FEBRUARY 5-7, 2012
Mogadishu is the sort of place that on the surface may strike you as surprisingly safe and peaceful; residents going about their daily business of selling basics in small dukas in big markets, kids playing soccer, men heading to prayer in mosques and so on. In most places in the word, when things go wrong, it’s not the end of the world.
Frayed nerves after (non-Somali) thugs in Eastliegh (an outlaw and predominantly Somalisuburb of Nairobi) stole my Iphone the day before left me convinced that the theft was a sign that I should not launch myself into a war zone.
But I had too many reasons to go – as a recce, an opportunity to travel to one of the world’s most dangerous places with someone well-connected and knowledgeable, to research a story about the Shabab recruits (Somalia’s equivalent of Al Qaida) and to visit Shabelle Media, a team of print and radio journalists in Mogadishu, who’d lost a fellow investigative journalist to assassins two weeks before. To me, he was a friend and mentor and I had been planning finally to meet him face to face.
For a host of reasons we ended up not going under auspices of AMISOM – the U.S. approved peace-keeping force operated by African Union – that most journalists use and that provides them APC‘s (armed personnel carriers). Instead, Aden our fixer, tossed us in the Toyota Carola with our Darth Vader helmets and flak jackets and a policeman who grabbed at last minute from the AMISOM compound. Destination – Lido Beach far from the safety and comfort zone of Transitional Federal Government (TFG) controlled area known as K4.
Random unpredictability is what’s dangerous about Mogadishu — we sped through town so as not to be identified and followed, though we could just as easily and unwittingly rushed into a road side truck bomb or suicide bomber that AS had planned for someone else. My friend tells me that we weren’t so much lucky to travel through Mog without a hitch. “More like we weren’t unlucky.”
The international community does not recognize Somalia as a sovereign country since it doesn’t have a central government. I’m told this is mainly due in part to the Hatfield and McCoy clan architecture of Somalia society that to the western mind may appear fractured. Though some system – however impenetrable to the outside world – lends structure to the apparent madness.
Until recently, Shabab and various warlords had run this lawless country. The western-backed Transitional Federal Government (TFG) – with much-needed help from AMISOM – has taken control of most of the city away from Shabab. Mini militias who protect the warlords still patrol all streets.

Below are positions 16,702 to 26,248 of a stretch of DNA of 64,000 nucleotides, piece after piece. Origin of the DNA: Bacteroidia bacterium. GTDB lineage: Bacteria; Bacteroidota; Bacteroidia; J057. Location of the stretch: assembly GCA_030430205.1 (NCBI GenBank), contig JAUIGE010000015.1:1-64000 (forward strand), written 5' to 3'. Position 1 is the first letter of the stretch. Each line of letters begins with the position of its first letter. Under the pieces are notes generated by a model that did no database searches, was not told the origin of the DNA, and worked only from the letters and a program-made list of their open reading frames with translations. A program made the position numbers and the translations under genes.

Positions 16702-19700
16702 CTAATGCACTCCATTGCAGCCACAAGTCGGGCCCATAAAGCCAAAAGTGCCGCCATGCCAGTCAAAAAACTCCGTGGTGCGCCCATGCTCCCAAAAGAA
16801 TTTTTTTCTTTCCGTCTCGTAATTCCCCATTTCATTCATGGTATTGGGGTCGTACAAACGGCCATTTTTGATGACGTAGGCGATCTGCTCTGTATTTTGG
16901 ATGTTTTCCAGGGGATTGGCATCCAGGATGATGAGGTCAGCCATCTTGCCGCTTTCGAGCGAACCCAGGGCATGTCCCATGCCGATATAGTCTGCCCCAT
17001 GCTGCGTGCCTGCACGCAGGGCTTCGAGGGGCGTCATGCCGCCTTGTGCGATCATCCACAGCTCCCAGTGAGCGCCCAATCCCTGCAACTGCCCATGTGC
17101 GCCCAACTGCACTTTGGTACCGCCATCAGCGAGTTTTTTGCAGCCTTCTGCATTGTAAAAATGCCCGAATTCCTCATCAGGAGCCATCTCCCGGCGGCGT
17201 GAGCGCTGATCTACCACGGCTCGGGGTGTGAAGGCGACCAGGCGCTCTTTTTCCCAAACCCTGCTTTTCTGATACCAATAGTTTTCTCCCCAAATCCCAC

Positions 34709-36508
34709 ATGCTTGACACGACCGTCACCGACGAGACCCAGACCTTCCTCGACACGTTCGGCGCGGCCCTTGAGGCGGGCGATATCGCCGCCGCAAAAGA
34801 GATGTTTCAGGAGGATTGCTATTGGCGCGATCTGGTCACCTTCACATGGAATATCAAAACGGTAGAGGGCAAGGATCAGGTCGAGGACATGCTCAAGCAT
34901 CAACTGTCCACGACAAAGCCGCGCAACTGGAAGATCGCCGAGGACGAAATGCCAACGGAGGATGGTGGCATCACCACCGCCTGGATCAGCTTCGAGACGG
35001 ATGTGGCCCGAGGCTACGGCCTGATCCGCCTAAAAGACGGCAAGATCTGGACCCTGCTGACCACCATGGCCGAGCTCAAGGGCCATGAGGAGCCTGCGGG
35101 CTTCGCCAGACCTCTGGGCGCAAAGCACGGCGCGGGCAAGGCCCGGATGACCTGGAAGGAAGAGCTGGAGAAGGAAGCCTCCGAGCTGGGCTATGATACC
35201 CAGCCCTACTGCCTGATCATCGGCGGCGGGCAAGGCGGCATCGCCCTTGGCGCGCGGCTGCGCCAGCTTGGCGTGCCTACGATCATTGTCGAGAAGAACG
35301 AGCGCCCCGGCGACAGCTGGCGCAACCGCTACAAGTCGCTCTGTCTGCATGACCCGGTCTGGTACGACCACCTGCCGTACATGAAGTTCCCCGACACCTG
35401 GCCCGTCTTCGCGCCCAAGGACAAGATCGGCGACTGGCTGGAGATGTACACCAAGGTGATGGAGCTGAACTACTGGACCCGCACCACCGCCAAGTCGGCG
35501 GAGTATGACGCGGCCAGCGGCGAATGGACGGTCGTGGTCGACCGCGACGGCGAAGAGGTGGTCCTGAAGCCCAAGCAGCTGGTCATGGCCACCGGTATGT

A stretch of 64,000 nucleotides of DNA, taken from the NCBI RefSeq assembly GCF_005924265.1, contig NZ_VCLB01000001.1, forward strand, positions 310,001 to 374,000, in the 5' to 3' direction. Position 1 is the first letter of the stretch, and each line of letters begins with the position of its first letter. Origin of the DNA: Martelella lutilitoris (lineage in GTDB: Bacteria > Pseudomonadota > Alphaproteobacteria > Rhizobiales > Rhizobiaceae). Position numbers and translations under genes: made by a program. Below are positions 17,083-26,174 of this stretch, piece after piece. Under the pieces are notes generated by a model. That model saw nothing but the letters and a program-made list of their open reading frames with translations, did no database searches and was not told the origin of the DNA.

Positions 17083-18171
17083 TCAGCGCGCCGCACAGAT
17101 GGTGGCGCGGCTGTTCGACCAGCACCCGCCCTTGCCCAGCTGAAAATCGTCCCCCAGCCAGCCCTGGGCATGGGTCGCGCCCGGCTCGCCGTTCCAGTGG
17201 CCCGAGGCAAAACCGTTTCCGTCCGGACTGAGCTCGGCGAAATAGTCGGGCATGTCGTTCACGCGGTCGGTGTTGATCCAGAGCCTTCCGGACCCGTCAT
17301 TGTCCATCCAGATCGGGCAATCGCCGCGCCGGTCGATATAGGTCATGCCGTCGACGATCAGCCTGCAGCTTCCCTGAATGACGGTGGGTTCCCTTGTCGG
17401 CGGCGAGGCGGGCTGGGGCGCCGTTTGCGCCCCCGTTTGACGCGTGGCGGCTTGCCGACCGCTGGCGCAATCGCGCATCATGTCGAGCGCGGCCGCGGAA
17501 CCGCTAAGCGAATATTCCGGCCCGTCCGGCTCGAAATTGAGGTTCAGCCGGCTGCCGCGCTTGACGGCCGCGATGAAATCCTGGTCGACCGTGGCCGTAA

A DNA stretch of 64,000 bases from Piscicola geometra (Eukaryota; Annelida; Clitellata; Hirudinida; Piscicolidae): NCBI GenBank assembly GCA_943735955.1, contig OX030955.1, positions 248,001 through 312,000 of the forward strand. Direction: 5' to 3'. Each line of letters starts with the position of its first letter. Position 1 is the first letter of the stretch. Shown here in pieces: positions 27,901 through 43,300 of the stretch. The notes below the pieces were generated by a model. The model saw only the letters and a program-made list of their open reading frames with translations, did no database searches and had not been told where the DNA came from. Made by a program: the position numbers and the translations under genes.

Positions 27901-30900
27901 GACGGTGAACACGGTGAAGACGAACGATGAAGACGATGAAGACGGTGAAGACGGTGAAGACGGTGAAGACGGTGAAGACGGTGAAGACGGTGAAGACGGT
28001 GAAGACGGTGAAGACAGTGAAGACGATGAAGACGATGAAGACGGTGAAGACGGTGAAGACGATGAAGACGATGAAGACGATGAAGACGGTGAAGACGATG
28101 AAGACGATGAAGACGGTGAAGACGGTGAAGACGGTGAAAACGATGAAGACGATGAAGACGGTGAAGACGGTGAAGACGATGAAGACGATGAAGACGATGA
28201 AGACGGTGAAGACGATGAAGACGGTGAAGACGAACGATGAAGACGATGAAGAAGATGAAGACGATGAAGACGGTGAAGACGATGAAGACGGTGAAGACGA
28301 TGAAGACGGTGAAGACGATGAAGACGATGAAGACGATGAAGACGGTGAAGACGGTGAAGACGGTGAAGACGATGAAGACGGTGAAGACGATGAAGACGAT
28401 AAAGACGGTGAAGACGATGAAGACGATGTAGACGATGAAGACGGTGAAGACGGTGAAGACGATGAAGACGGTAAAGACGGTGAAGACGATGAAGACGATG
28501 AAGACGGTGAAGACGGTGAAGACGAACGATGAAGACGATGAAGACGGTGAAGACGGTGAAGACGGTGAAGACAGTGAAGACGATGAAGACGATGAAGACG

Aden suggested that we take the outing after the daily shipment of qhat or miraa (a naturally grown but addictive stimulant grown in Kenya) has arrived. When residents don’t get their qhat fix they get testy and start shooting rounds from their AK’s.
I try to find compassion and understanding for these proud and nationalistic Somalis. I want to know the political, spiritual, religious “mandate” of Al Shabab (AS)- the core sanity, reason and spirit behind or within the chaos. What I am learning is that most of the recruits are local young, poor and uneducated with few options to succeed at life in a failed state. Easy targets for brain-washing. Some are just assholes with big guns. Like assholes anywhere. They murder because they are paid and told to do so. Word is that AS is losing ground and support in Mog because it no longer has the funds to pay them.
On arriving at Lido beach on the north end of the city we promptly got our little saloon car stuck in the sand.
Thankfully, our biggest asset was a diminutive guard, a 19-year old Somali policeman named Abdi. Friends scrutinized a photo that I posted on Facebook of Abdi standing between my travel buddy and me. They said he looked stoned. Couldn’t be farther from the truth. Not in a Muslim culture, anyway. He was small and skinny, sure, but agile, on point, and never missed a beat. I didn’t even know before putting my life in his hands that he was on guard when, about a year ago, a dozen Al Shabab stormed the airport to kill TFG leaders. Abdi open fire with his AK and alone shot dead six of them.
Pulling inside Radio Mogadishu compound for an interview, a Hilux had been trying to nudge its way out. Our fixer, stopped it and introduced us — me in my capacity as a journalist – to two older men with red-beards and dressed in long white robes sitting in the back seat. Though I had greeted them in Arabic, the man closest to where we stood offered a limp-wristed hand and withdrew it the moment I touched it. I assumed his aloofness was a gender thing. The other gentleman sitting farther away nodded instead of shaking hands. One of his eyes drooped more than the other.
Of the two men one more notorious than the other. Aden wanted to be sure we were introduced to the Islamist warlords should an incident occur.
Here’s a brief description of Indha Adde —
From The Nation – “The notorious Somali paramilitary warlord who goes by the nom de guerre Indha Adde, or White Eyes, walks alongside trenches on the outskirts of Mogadishu’s Bakara Market once occupied by fighters from the Shabab, the Islamic militant group that has pledged allegiance to Al Qaeda. In one of the trenches, the foot of a corpse pokes out from a makeshift grave consisting of some sand dumped loosely over the body. One of Indha Adde’s militiamen says the body is that of a foreigner who fought alongside the Shabab. “We bury their dead, and we also capture them alive,” says Indha Adde in a low, raspy voice. “We take care of them if they are Somali, but if we capture a foreigner we execute them so that others will see we have no mercy.”
Categories: Conflict In Context - Field Notes